Communications solutions supported by grant from Health Education East of England
Petra Polgarova introduces MyICU Voice
A research nurse from Cambridge University Hospitals NHS Foundation Trust has won a prestigious study grant to improve the care of patients on intensive care units by developing an app to help them communicate.
"Patients who can’t speak because they are critically ill now have a voice, which is fantastic,” she said.
Petra Polgarova is one of only eight successful applicants to receive an award under the clinical academic internship programme, which is worth £5,000 and is run by Health Education East of England.
Communication has been demonstrated as the most-important factor influencing satisfaction among intensive care patients. In the UK 120,000 patients were admitted to intensive care units in 2012-2013, of whom 55,000 required breathing support within the first 24 hours. Not all of these patients would have been in a clinical condition that permitted them to communicate.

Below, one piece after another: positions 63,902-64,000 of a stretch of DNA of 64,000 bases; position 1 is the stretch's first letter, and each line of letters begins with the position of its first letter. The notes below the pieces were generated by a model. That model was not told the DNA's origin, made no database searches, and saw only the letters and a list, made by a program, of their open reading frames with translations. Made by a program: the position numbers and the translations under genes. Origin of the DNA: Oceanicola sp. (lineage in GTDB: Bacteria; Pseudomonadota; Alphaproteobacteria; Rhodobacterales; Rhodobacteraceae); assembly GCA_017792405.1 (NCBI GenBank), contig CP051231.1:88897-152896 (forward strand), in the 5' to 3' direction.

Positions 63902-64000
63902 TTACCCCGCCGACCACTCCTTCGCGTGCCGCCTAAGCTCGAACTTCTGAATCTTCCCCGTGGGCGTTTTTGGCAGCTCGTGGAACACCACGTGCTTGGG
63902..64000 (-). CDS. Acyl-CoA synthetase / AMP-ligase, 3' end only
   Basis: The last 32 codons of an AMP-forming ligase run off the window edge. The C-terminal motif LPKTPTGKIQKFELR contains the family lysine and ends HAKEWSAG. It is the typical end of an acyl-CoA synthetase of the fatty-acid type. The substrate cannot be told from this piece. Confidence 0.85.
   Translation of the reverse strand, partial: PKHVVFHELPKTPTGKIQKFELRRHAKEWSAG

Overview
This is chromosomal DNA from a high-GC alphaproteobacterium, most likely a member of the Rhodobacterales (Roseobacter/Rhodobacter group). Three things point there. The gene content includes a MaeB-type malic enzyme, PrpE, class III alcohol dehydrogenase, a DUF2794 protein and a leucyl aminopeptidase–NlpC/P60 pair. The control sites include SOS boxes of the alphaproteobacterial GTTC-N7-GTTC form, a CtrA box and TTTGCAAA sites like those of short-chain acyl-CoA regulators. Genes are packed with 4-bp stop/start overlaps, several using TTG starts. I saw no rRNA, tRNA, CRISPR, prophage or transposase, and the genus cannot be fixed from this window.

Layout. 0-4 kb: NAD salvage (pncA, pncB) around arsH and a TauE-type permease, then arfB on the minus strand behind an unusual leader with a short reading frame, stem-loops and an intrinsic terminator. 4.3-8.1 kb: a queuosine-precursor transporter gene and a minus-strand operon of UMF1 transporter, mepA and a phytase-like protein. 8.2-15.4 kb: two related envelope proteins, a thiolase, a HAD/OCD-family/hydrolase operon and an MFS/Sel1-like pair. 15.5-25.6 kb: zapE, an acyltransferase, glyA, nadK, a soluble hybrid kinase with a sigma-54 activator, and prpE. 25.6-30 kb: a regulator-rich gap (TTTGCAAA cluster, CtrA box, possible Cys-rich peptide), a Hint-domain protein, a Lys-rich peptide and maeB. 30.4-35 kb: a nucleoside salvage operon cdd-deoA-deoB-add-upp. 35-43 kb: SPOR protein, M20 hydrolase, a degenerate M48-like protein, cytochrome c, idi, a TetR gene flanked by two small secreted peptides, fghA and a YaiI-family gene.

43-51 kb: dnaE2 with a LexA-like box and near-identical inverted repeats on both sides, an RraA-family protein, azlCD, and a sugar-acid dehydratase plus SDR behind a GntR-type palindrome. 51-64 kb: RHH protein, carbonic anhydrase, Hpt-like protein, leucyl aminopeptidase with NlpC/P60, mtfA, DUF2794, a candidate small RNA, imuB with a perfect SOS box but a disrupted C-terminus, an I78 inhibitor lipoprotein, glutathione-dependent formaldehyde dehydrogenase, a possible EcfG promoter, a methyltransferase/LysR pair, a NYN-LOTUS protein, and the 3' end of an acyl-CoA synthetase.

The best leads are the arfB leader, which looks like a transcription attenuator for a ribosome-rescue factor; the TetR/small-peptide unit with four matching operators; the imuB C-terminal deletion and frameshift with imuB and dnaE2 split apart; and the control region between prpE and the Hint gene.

Polgarova, who joined the trust in 2009, will be further developing the work of a pilot study, which involved a small number of patients using the MyICUVoice app to communicate with clinical staff.
Using the app, on a specially-adapted tablet, means critically-ill patients are able to ask questions about their treatment, which before now was impossible. Patients can choose from a variety of animated emoticons to help identify their mood.
It’s really dynamic. Patients who can’t speak because they are critically ill now have a voice, which is fantastic
Polgarova, who recently completed a MSc in Advanced Practice, said: “I’m really excited about it. It’s such a competitive programme to get into, so I feel very lucky.
“I value the interaction with the patients and hopefully in the future I will be able improve the way patients communicate using the MyICUVoice app. It’s really dynamic. Patients who can’t speak because they are critically ill now have a voice, which is fantastic.”
For her MSc, she investigated the perception of nurses regarding the assessment of pain in sedated or unconscious critically-ill patients. As a direct result of her MSc, the ICU has altered the methodology it uses to assess pain on their patients.
Polgarova said: “This opportunity is a great starting point for my clinical academic career addressing the key issue of communication for ICU patients.”